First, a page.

"And all we had was a window of about two weeks when the ad was supposed to run under the contract. We had no control over the exact day. So we decided to let the first ad run without trying to update it in the wake of White's firing," Ruppert observed. "It was just too risky otherwise. The only thing that could have blocked the ad -- which was purchased at a discount rate through the ad brokerage -- would have been if there was a sudden flurry of late advertisers who suddenly decided to purchase full-price ads."

"We were told that this was highly unlikely but, as it turns out, that's exactly what happened," said Ruppert with a chuckle. "One of our subscribers in the Washington area told us that he had never seen so many full-page ads in his life."

When the two week contract period was not met by the Post, FTW then had the opportunity to change the text to what ran today without risking a rejection. On Levine's advice the ad was rebooked for another week and the second version was published today.

From the start Ruppert was skeptical that the ad would be allowed to run under any circumstances. He views it's publication today as something of a much needed miracle.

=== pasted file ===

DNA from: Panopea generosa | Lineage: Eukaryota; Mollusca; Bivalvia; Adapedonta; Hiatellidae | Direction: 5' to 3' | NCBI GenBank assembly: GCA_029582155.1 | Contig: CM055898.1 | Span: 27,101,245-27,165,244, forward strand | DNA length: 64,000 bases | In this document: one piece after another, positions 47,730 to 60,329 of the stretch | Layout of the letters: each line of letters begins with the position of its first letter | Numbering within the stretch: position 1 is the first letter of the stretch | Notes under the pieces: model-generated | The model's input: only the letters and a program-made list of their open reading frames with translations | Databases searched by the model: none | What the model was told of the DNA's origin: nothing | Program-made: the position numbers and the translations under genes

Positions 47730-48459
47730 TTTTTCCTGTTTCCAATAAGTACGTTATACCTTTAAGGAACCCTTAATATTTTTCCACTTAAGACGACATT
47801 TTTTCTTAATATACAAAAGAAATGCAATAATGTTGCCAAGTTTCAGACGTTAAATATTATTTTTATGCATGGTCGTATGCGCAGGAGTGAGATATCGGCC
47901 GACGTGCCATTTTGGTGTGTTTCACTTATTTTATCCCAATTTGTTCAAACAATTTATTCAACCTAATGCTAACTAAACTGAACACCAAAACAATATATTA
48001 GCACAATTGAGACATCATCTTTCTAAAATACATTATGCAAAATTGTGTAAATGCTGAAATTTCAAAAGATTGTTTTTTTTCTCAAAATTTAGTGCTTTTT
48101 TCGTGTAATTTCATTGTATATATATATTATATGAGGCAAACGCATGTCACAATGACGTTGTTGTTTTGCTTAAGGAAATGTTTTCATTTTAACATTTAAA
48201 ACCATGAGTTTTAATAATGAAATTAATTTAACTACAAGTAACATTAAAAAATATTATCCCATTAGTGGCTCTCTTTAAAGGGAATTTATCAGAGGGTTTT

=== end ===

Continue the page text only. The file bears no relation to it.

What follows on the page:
"When people see the kind of reaction this ad produces and the power that they have to stir the public and get real responses out of government, I think we're going to see a lot more efforts like this. It's one thing when one individual in a position to do it pays for an ad like this. But twenty thousand dollars isn't an unreachable amount for a hundred or a thousand people. Pretty soon you might see people forming coalitions to purchase commercials on television or blocks of ads in major newspapers. That's how you reach the people and keep good and accurate information from being marginalized.

"It was also extremely important that we recognized and gave energy to a number of independent media sources that have made great contributions since 9/11. While much of America may not know how much these organizations have influenced events, they should. Independent media is filling a huge vacuum left by the needlessly obedient mainstream press.

"It's called taking full advantage of those aspects of free speech that the government hasn't taken away yet. It's learning how the money works and using it to your advantage. As Fitts always says, 'Vote with your money.'"